Citizens are full members of the Indian state who enjoy all civil and political rights. The constitution confers the following rights and privilege on the citizens of India

  • Right against discrimination on grounds of religion, race, caste, sex or place of birth (article 15)
  • Right to equality of opportunity in the matter of public employment (Article 16)
  • Right to freedom of speech and expression, assembly, association, movement, residence and profession (article 19)
  • Cultural and educational rights (article 29 and article 30)
  • Right to vote in elections to the Lok Sabha and state legislative assembly
  • Right to contest for the membership of the parliament and the state legislature
  • Eligibility to hold certain public offices, that is president of India, vice-president of India, judges of the supreme court and the high courts, governor of states, the attorney general of India and advocate generals of the states

Along with the above rights, citizens also owe certain duties towards the Indian state, such as paying taxes, respecting the national anthem and the national flag, defining the country, etc. In India, both a citizen by birth as well as a naturalised citizen is eligible for the office of the president

CONSTITUITAL PROVISIONS

  • The constitution deals with citizenship from articles 5 to 11 under part II
  • It only identifies the persons who become citizens of India at its commencements that’s on January 26, 1950
  • It empowers the parliaments to enact a law to provide for such matters and any other matter relating to citizenship
  • Accordingly, the parliament has enacted the citizenship act 1955, 1992, 2003,2005, 2015

According to the constituent the following four categories of persons became the citizens of India at its commencement that’s in the 26th of January 1950

  • A person who had his domicile in India and also fulfilled any one of the three conditions is if he was born in India, or if either of his parents was born in India, or if he is ordinarily resident of India for five years immediately before the commencement of the constitution, became a citizen of India (article 5)
  • A person who migrated to India from Pakistan became an Indian citizen if he or either of his parents or any of his grandparents was born in undivided India and also fulfilled any one of the two conditions those are in the case, he migrated to India before July 19, 1948; he had been registered as a citizen of India. But a person could be registered only if he had been resident in India for six months preceding the date of his application for registration (Article 7)
  • A person who migrated to Pakistan from India after march 1, 1947, but later returned to India for resettlement could become an Indian citizen. For this, he had to be resident in India for six months preceding the date of application for registration (Article 7)
  • A person who, or any of whose parents or grandparents, was born in undivided India but who is ordinarily residing outside India shall become an Indian citizen if he has been registered as a citizen of India by the diplomatic or consular representative of India by the diplomatic or consular representative of India in the country of his residence, whether before or after the commencement of the constitution. Thus, this provision covers the overseas Indians who many want to acquire Indian citizenship (article 8)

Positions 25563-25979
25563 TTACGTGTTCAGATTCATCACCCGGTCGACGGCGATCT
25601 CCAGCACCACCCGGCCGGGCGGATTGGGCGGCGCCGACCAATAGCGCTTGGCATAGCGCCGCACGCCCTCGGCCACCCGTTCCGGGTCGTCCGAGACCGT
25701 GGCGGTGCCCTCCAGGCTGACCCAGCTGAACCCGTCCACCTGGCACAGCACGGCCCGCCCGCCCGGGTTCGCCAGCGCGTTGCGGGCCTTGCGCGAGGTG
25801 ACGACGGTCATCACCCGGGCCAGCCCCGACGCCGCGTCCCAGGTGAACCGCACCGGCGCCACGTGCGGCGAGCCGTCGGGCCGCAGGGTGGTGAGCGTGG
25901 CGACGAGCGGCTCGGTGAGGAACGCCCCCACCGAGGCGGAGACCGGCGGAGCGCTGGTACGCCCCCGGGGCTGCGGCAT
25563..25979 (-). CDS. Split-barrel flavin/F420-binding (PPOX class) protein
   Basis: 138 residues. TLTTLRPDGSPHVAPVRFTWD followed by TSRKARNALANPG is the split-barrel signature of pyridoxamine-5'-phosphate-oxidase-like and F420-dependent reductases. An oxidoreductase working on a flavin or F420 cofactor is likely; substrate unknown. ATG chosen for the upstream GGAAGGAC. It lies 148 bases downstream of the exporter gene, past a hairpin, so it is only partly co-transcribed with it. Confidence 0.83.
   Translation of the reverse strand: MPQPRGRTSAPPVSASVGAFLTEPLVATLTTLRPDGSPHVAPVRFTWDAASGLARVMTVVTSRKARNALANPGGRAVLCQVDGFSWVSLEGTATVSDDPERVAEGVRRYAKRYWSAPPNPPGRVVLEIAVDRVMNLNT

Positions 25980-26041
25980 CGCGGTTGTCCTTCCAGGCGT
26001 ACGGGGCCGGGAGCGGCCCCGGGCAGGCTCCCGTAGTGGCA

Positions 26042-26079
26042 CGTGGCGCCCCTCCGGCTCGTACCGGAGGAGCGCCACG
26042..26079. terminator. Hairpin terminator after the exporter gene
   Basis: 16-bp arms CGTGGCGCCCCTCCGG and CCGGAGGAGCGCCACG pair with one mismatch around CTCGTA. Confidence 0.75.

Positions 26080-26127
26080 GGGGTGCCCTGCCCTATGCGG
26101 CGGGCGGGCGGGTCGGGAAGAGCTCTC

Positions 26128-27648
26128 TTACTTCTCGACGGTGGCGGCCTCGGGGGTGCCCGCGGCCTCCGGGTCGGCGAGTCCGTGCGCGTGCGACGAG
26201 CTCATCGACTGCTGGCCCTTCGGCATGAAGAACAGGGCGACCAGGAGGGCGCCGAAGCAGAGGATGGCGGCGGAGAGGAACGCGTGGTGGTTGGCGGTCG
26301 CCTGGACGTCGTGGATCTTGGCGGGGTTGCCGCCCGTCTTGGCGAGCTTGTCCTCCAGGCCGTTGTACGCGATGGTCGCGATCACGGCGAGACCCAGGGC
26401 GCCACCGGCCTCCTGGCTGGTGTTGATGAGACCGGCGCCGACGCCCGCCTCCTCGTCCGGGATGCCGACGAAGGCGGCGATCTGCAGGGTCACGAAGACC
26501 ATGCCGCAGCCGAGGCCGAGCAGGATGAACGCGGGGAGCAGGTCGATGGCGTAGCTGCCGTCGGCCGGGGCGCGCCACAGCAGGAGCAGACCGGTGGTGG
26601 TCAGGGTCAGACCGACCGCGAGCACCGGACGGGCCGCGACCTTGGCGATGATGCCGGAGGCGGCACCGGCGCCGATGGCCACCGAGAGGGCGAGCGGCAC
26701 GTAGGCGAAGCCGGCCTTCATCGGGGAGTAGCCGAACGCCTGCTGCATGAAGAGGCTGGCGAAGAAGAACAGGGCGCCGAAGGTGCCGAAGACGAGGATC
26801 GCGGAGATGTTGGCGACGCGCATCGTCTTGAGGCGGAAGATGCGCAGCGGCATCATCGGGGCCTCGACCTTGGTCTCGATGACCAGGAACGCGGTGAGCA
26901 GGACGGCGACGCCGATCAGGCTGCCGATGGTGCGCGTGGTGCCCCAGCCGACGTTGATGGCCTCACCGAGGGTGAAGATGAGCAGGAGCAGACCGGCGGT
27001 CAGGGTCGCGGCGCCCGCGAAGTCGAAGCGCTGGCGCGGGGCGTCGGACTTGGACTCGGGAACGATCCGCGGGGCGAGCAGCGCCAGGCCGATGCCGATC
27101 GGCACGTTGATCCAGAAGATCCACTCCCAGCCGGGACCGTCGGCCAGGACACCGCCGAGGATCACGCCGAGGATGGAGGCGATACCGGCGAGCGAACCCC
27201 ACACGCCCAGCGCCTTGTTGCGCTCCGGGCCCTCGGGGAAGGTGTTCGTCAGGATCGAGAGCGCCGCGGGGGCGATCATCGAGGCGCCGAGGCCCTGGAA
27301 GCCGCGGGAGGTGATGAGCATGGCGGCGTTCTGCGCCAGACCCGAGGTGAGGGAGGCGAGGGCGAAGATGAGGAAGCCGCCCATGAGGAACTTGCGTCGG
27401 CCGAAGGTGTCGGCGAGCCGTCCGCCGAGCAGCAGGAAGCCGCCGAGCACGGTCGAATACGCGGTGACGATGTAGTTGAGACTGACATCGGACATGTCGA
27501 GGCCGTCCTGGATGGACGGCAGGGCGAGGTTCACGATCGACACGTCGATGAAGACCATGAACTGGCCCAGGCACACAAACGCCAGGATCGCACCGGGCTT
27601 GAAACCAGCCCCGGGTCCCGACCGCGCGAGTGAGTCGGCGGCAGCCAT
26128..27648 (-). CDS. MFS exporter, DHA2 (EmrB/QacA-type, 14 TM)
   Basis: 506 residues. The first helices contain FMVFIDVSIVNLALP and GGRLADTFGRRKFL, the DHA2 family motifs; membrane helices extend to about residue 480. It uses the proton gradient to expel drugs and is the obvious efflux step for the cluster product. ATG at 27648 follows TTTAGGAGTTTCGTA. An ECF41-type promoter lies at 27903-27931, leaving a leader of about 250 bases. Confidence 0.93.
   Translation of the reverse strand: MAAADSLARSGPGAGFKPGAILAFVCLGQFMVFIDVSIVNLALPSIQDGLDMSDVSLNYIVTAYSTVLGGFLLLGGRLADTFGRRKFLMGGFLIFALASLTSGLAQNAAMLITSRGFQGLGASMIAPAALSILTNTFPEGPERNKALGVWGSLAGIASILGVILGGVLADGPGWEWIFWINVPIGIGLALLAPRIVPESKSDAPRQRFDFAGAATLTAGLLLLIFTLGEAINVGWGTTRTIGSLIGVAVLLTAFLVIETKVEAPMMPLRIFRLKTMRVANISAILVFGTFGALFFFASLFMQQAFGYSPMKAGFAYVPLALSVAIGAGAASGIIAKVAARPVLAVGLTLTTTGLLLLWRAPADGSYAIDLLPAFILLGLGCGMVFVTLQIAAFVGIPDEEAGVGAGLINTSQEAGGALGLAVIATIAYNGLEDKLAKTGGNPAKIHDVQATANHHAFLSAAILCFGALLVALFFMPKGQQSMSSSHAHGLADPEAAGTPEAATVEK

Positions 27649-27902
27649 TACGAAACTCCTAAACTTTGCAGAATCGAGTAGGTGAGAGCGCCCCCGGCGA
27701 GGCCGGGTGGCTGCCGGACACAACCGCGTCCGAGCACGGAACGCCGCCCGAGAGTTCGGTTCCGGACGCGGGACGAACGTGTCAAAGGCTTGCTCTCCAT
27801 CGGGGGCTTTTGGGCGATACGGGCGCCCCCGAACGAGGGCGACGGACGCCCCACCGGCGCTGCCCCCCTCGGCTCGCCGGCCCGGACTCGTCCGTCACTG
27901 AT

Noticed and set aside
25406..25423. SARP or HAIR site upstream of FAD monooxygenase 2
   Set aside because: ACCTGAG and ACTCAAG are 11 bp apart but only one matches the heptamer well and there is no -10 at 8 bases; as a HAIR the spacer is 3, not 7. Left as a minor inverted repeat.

To sum up, these provisions deal with the citizenship of (a)persons domiciled in India (b)persons migrated from Pakistan (c)persons migrated to Pakistan but later returned and (d)persons of Indian origin residing outside India

The other constitutional provisions with respect to the citizenship are as follows

  • No person shall be a citizen of India or be deemed to be a citizen of India if he has voluntarily acquired citizenship of any foreign state (article 9)
  • Every person who is or is deemed to be a citizen of India shall continue to be such a citizen subject to the provisions of any law made by the parliament (article 10)
  • Parliament shall have the power to make any provision with respect to the acquisition and termination of citizenship and all other matters relating to citizenship

LOSS OF CITIZENSHIP

The citizenship act, 1955 prescribes three ways of losing citizenship whether acquired under the act or prior to it under the constitution, those are renunciation, termination, deprivation

BY RENUNCIATION

  • Any citizen of India of full age and capacity can make a declaration renouncing his or her Indian citizenship
  • Upon the registration of that declaration, that person ceases to be a citizen of India
  • However, if such a declaration is made during a war in which India is engaged, its registration shall be withheld by the central government
  • When a person renounces his Indian citizenship, every minor child of that person also loses Indian citizenship
  • When such a child attains the age of eighteen, he may resume Indians citizenship

BY TERMINATION

  • When Indian citizenship voluntarily acquires the citizenship of another country, his Indian citizenship automatically terminates
  • This however does not apply during a war in which India is engaged

BY DEPRIVATION

  • It is a compulsory termination of Indian citizenship by the central government, If
  • The citizen has obtained citizenship by fraud
  • The citizen has shown disloyalty to the constitution of India
  • The citizen has unlawfully traded or communicated with the enemy during a war
  • The citizen has, within five years after registration or naturalisation been imprisoned in any country for two years
  • The citizen has been ordinarily resident out of India for seven years continuously

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